Rattie Ratz volunteers believe the key in addressing this issue is to take the “rat” out of the equation when explaining it, which is actually easy to do since diseases transmitted by cats and dogs are so much more common.
“In the U.S., rabies represents a serious threat to the health of people and animals,” the CDC website states. “Every year, rabies kills more than 55,000 people worldwide and the costs associated with rabies are estimated to be more than $300 million in the U.S. alone.”
In general there are very few diseases that can pass from rats to humans–way fewer than with dogs and cats, since rats don’t go outside and come in contact with wild animals and bugs that might carry diseases. That’s one of the advantages of rats as pets–they don’t need or get any vaccines, because they don’t get exposed to new bacteria and viruses after you bring them home.
As such, we advocate a common-sense approach to avoiding pathogens while interacting with ALL pets, including rats. Meaning you probably shouldn’t be in any pet’s face if you’re immune-suppressed or immune-compromised, and hands should be sanitized or washed after touching a pet and before touching food or your face.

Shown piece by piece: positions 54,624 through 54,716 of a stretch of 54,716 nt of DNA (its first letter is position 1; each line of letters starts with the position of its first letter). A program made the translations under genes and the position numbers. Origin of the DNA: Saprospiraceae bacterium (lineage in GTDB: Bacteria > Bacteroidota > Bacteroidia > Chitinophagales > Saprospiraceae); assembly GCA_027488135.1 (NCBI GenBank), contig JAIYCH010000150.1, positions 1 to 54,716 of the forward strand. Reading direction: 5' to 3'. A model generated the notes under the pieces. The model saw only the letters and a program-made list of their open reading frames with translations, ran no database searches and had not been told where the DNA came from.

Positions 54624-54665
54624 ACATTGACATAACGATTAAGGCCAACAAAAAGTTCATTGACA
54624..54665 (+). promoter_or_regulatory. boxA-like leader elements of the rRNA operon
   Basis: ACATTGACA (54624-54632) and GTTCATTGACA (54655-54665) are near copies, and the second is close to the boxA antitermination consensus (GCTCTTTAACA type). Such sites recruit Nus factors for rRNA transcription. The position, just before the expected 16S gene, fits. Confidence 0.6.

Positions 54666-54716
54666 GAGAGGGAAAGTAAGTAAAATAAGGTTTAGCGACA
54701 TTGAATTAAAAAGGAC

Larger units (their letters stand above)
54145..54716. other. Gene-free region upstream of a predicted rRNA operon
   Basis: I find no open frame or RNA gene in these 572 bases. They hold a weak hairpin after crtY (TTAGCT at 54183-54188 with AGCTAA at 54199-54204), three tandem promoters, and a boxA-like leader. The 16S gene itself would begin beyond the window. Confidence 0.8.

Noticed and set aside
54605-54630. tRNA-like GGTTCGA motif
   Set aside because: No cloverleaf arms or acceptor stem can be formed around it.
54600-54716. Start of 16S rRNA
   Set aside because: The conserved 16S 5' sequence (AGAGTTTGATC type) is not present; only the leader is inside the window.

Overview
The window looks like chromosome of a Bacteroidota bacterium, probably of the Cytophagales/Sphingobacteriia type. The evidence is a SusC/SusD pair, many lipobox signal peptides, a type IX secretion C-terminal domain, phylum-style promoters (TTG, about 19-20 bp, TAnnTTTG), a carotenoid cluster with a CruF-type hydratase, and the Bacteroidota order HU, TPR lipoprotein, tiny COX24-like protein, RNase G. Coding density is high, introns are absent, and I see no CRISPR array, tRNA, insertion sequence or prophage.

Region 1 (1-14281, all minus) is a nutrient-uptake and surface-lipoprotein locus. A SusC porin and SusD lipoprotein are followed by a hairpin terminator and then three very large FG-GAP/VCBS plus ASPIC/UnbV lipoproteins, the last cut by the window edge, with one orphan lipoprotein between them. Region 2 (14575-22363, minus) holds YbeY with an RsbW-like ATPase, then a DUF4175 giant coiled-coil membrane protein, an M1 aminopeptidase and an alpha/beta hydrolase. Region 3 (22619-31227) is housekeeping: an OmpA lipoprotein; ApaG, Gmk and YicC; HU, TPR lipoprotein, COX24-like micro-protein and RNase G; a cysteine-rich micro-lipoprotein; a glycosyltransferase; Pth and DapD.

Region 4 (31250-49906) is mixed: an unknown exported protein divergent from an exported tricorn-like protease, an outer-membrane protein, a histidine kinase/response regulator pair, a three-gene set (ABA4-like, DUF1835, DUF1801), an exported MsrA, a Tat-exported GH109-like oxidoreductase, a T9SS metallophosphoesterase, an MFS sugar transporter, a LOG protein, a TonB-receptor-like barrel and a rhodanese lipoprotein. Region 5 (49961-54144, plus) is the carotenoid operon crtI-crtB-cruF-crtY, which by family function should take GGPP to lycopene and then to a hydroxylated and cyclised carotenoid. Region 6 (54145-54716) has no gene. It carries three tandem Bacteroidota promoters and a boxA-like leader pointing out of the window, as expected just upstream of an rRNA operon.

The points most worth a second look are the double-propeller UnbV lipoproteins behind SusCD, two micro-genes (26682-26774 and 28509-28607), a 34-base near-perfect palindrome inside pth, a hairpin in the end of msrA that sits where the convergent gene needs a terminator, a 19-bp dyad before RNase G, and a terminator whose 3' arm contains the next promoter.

In addition, no rat is put up for adoption by Rattie Ratz without undergoing significant health and behavioral evaluations by experienced volunteers. Every rat we take in will spend time in foster care under observation, and if health concerns or negative behavior occurs those fosters are not generally adopted out or sent to an adoption event like the ones we hold at Pet Food Express.
All major rat health conditions are easily detectable to the trained eye, and in any case, there are very few diseases that can be passed from rats to humans. Unfortunately, RBF is one of those diseases, and rats are generally asymptomatic carriers of the bacterium, which means that a rat may transmit it without looking or acting sick.
We hope that the improvements we are working on implementing will enable us to continue our productive relationship with Pet Food Express.
“We are sad the boy was bit by one of our adoptable rats at our PFE adoption fair,” Tahna emphasizes. “Moving forward we will always have up proper signs warning not to put your fingers through the bars of the cages. In the future we will field questions about RBF with facts and sensitivity.”
For more information about nonprofit organization Rattie Ratz, our monthly events, volunteer opportunities or to make a donation, visit www.rattieratz.com.
Rattie Ratz President Tahna Myers and volunteer Anne Abramson contributed to this article through correspondence shared following the incident.
Check out more animal rescue stories in our Pet Perspective section & watch for more stories from Rattie Ratz every other month. Advertise in KRL and 10% of your advertising fees can go to Rattie Ratz.